Better defining public hunting the goal of new rules likely coming to Pennsylvania
They're going to have to do better.
Pennsylvania entities – chiefly municipalities – that want permits to cull overabundant white-tailed deer from around their residents' urban and suburban homes and businesses using sharpshooters must first try managing those animals using real, actual public hunting.
That has, by letter of the law, been the rule for a while now.
But public officials loathe to involve themselves in debating about the pros and cons of hunting sometimes skirt the issue.
Pennsylvania Game Commissioner Brian Hoover of Chester County said several municipalities in the southeast region are prime examples.
One borough might own 200 acres of park land, he said, that's home to too many deer. They open just 10 of those acres to hunting, though. And only one or two borough police officers – technically members of the public – are allowed to hunt, Hoover said.
When those officers predictably can't shoot enough deer to solve the overabundance problem, the municipality applies for the cull permit it wanted all along, Hoover said.
"So I think that's what we're trying to deal with using this regulation, is to force these entities to go out there and change," Hoover said. "Otherwise, we don't issue them a permit. And I'm OK with that."
Game Commissioners are addressing that.
When they meet on July 30-31 in Harrisburg, they're expected to preliminary approve rules changes stating public hunting is to be the first tool for deer control.
The new language will specifically quantify "true public access," said Jason Raup, assistant counsel for the agency.
Municipalities — and other landowners seeking a cull permit — will still be able to restrict how many people hunt their lands. They can limit that by season , too.
But the new rules will make it clear that they have to bring hunters into the mix in a real way, he said.
"If they want to use this resource, I think they're going to have to have to be a little bit more successful in garnering support from their public on the importance of deer control and how hunters can have a role in reaching their goals of population management," Raup said.
That — acceptance of public hunting – has been the issue, it seems.
Only a dozen or so entities apply for a cull permit in a typical year in Pennsylvania, said Chad Eyler, of the commission's special permits division.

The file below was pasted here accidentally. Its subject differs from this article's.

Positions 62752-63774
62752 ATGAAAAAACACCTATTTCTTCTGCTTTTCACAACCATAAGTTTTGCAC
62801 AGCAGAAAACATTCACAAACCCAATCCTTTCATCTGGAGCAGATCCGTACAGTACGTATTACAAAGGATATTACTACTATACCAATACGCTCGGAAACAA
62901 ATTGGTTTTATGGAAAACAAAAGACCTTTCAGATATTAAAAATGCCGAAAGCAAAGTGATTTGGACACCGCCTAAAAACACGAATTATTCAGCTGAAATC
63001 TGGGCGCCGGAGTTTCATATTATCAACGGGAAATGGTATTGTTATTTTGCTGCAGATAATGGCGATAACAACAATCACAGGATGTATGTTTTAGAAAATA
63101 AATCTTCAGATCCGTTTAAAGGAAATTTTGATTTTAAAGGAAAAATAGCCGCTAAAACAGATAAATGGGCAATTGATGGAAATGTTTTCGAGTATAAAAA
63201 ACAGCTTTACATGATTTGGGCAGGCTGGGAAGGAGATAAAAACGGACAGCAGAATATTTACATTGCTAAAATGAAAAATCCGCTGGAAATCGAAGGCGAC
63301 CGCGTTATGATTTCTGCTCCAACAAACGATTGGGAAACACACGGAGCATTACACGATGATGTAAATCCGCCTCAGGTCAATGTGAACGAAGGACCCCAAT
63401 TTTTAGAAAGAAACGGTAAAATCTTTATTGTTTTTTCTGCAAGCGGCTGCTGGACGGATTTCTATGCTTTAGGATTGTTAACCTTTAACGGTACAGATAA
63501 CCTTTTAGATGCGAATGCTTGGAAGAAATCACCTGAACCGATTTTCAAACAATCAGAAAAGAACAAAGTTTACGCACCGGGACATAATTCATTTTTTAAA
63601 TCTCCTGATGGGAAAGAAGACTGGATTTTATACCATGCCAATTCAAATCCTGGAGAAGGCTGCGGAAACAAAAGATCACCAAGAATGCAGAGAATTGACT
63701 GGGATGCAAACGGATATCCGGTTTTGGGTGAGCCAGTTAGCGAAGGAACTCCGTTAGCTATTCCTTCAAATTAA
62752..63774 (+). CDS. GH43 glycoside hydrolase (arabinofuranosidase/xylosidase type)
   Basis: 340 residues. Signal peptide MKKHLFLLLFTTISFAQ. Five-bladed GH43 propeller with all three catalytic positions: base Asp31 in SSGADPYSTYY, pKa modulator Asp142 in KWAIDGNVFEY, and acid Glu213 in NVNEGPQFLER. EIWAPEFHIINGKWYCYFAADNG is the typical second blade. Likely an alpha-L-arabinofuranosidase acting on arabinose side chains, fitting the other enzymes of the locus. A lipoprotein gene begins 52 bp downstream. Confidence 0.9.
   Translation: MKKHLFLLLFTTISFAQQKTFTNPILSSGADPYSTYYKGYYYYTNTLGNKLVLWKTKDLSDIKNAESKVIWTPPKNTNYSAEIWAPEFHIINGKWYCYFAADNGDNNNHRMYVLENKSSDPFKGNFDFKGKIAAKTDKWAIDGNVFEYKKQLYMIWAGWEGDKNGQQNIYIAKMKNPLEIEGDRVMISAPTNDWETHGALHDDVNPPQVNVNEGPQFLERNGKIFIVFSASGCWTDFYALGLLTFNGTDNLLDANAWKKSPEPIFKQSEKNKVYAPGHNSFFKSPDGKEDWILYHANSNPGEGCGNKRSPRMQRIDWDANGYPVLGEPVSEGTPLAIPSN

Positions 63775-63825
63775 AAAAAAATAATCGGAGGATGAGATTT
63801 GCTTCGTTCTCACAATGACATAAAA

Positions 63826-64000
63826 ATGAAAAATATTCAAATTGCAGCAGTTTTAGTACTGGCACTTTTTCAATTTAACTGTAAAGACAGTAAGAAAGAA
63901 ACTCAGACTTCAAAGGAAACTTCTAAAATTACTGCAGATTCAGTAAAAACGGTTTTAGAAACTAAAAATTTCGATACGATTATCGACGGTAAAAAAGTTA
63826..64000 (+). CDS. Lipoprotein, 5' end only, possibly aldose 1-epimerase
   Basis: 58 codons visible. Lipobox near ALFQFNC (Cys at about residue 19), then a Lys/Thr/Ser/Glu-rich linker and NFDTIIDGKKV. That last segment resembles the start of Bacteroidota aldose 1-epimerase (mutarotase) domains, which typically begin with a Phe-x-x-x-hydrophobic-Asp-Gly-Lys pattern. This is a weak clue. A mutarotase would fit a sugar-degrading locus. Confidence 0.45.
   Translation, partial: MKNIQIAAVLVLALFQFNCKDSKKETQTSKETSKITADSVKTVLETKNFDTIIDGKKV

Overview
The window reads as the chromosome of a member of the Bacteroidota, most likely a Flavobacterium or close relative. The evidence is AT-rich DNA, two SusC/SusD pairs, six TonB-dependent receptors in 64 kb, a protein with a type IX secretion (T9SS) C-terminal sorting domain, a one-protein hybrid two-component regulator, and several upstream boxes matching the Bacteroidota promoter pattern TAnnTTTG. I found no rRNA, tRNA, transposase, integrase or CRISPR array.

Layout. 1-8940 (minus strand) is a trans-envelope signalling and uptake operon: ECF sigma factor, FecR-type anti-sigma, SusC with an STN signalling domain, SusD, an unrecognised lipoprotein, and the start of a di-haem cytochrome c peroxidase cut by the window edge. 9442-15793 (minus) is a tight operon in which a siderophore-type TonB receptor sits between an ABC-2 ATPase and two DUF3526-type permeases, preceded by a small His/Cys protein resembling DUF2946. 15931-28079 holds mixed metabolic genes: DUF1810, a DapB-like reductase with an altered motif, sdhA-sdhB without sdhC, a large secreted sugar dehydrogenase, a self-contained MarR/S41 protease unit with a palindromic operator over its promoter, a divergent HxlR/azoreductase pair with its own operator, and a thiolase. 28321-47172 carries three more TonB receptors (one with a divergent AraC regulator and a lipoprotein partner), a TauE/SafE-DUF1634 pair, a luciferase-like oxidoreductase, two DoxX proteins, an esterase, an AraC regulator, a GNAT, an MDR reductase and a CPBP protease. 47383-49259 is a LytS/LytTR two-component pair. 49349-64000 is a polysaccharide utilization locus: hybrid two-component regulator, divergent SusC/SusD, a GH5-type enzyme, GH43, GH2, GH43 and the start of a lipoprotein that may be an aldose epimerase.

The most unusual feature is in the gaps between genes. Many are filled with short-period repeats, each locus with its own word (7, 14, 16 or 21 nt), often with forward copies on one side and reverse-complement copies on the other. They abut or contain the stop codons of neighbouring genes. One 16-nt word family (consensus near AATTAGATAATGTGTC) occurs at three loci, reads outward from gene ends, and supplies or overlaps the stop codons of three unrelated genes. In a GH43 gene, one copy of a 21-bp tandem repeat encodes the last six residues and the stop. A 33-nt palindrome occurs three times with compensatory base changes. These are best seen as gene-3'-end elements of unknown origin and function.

Three of four of those applicants – all within Philadelphia city limits — are exempt from the public hunting rule, thanks to state lawmakers.
But the others must meet the rule.
Some have done so in a "robust" way, Raup said. Others meet the public hunting requirement using members of one particular sportsmen's club. A few open things up to hunters passing a proficiency test.
Those situations are all acceptable, he said. Elected officials hiding behind a handful of police officers – so as to not to face opposition from anti-hunting constituents – is not, he added.
Hunting, after all, is by rule the number one tool for managing wildlife populations in Pennsylvania, he said.
"And anything that needs to occur beyond that with these extraordinary permits is extra on top of that," he said.
Hoover said the new language is long overdue. He wonders, though, if it goes far enough.
Municipalities that skirted the rules last time will surely try another "end run" to do so again, he said.
Raup admitted the new definition of public hunting may need updated again in time.
But he doesn't want to anticipate problems that don't yet exist either.
"We want to leave the applicants enough leeway to be creative and come up with ways that work for their local communities, while at the same time not allowing them to restrict public hunting to the point where they're not actually allowing it," he said.
Hoover said that's fine, so long as the commission remains vigilant. It hasn't always been in the past, he charged.
"I just don't want to see us rubber stamp a program that we know in the very beginning is going to fail. And I think that's what we've done in the past," Hoover said.
Raup said the commission has rejected cull permit applications in the past and retains the right to do so. The new rules, he said, will hopefully make things clear enough to everyone on sides that there's little wiggle room.
"I think we want to remain supportive of our communities that are having deer control problems," Raup said.
"I think how we get there is just the important factor. And public hunting needs to be the primary component toward management."